Poer, Roger le (DNB00)
POER, ROGER le (d. 1186), one of the conquerors of Ireland, belonged to a family which is said to have derived its name from Poher, one of the ancient divisions of Brittany; other accounts make the name the equivalent of Puer, or, still less probably, of Pauper. In the reign of Henry II, William le Poer held lands in Oxfordshire, Herefordshire, and Gloucestershire, and Robert le Poer in Oxfordshire (Pipe Rolls, 18 Henry II. p. 32; Sweetman, i. 41, 129, 132). Roger, Robert, William, and Simon le Poer are all said to have taken part in the conquest of Ireland. Roger Poer is first mentioned as a handsome and noble youth who took part in the invasion of Ulster under John de Courci [q. v.] in 1177, and won distinction at the battle of Down. Afterwards he obtained lands in Ossory, and was governor of Leighlin under Hugh de Lacy, first lord of Meath [q. v.] Payment was made for his expenses in going to Ireland in 1186 (ib. i. 86). In the same year he was killed, with many of his followers, while fighting in Ossory (Gir. Cambr. Expugnatio Hibernica, ap. Op. iv. 341, 354, 387; Book of Howth, pp. 81–4). He had married a niece of Sir Amory de S. Laurence (ib. p. 88). There is a charter of his in the ‘Chartulary of St. Mary, Dublin,’ i. 252.
Robert le Poer (fl. 1190) was one of the marshals in the court of Henry II. He accounts for lands in Yorkshire, 1166–7, and had charge of the forest of Galtris in that county in 1169 and 1172. He is mentioned in the royal service in 1171, and apparently accompanied Henry on his Irish expedition (Pipe Rolls, Henry II. esp. 18, pp. 32, 56). In 1174 he was in charge of Brabançon mercenaries who were being sent home from England (Eyton, Itinerary of Henry II, p. 183). In 1176 he was one of four knights sent into Ireland by the king, and was made custos of Waterford, his territory including all the land between Waterford and the water of Lismore, and Ossory. Giraldus, who calls him a marcher lord, blames him as ‘tam ignobilis, tam strenuitate carens’ (Op. iv. 352–3). He was still in charge of Waterford in 1179 (ib. iv. 65; Sweetman, i. 58). In 1188, when returning with Ralph Fraser from a pilgrimage to St. James of Compostella, he was seized by Count Raymond of Toulouse. Richard, the future king, who was then Count of Poitou, would pay no ransom for the knights, declaring that Raymond's conduct in seizing pilgrims was an outrage. Philip Augustus ordered Raymond to surrender his prisoners, but Raymond refused, and thus the incident led to Richard's invasion of Toulouse in 1188 (Gesta Henrici, ii. 35). Robert occurs as witness to a charter in Ireland between 1186 and 1194. He is said to have been an ancestor of the Poers, barons of Dunoyle, of the Poers, barons le Poer and Coroghmore, and of Eustace le Poer, viscount Baltinglas, in the time of Henry VIII. He may be the father of that Robert Poer who was one of the great Irish nobles in 1221, and died before November 1228, having a son and heir, John le Poer (Sweetman, i. 1001, 1635, 2646, 3014).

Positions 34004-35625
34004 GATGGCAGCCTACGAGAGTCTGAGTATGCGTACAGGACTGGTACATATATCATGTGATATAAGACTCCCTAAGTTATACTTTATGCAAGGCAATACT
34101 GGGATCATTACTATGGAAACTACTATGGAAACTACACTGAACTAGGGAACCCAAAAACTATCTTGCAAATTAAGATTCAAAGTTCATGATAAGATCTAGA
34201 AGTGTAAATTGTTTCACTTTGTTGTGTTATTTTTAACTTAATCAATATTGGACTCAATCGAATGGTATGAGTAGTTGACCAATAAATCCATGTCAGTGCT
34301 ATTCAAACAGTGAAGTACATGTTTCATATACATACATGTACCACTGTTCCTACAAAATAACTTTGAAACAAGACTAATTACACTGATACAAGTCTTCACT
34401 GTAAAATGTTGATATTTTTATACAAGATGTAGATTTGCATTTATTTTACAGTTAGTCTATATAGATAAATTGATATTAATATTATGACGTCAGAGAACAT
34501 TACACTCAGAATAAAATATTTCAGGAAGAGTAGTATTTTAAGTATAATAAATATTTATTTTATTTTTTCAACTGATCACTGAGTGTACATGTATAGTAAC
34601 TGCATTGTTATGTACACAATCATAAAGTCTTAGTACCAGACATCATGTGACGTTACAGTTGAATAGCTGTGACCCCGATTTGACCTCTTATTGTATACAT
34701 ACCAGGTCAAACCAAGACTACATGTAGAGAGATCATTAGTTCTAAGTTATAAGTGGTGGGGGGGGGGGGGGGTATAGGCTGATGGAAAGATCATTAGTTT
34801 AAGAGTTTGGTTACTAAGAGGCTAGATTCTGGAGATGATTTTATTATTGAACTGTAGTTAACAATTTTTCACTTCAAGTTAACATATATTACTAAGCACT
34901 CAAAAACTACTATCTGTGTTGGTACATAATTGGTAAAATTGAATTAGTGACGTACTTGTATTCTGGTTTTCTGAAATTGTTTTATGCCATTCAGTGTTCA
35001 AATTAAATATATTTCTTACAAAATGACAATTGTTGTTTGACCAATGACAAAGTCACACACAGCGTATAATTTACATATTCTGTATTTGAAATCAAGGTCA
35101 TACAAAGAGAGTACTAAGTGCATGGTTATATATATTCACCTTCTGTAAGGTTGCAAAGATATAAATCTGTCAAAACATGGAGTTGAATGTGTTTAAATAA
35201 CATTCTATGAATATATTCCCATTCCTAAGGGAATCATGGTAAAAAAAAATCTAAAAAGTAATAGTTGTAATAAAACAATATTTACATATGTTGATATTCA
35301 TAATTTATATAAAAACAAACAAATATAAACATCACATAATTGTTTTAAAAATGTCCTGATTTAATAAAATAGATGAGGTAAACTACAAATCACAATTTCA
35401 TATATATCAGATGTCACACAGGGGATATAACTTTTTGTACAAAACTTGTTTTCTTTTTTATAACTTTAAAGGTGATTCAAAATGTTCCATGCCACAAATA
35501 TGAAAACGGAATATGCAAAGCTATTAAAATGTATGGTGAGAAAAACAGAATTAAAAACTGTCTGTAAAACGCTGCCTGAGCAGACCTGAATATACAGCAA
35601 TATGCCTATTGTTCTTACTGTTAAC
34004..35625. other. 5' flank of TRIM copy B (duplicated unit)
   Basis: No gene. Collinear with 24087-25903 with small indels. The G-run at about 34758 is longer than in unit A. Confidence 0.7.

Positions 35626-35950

Of other members of the family, William and Simon le Poer were brothers (Chart. St. Mary, Dublin, i. 4, 21). William was governor of Waterford about 1180 (Gir. Cambr. iv. 354), and is mentioned as crossing to Ireland in 1184–5, and his name occurs as late as 1200 (Sweetman, i. 75, 129, 132; Chart. St. Mary, i. 114, 116, 123, 126). Roger, Robert, William, and Simon may all have been brothers. Ranulf le Poer (d. 1182), who held land in Shropshire, and was killed by the Welsh when sheriff of Gloucestershire in 1182, may have been of an elder generation (Gesta Henrici, i. 351, Eyton, Itinerary, pp. 186, 193). Walter le Poer (fl. 1220) was another member of the family, who was employed in various missions in Warwickshire and Worcestershire in 1215. He was sheriff of Devonshire in 1222, and a collector of the fifteenth in Worcestershire in 1226. In the last year he was a justice itinerant in Gloucestershire, and in 1227 held the same post for the counties of Oxford, Hereford, Stafford, and Salop (Pat. Rolls, p. 128; Close Rolls, i. 226, 449, ii. 145, 151, 205).[Giraldus Cambrensis, Expugnatio Hibernica in vol. iv. of the Rolls edit.; Gesta Henrici, ascribed to Benedict Abbas; Book of Howth in Calendar of the Carew MSS.; Eyton's Court and Itinerary of Henry II; Pipe Rolls for Henry II (Pipe Rolls Soc.); Sweetman's Calendar of Documents relating to Ireland, vol. i.; Foss's Judges of England, ii. 445; G. E. C.'s Complete Peerage, vi. 259.]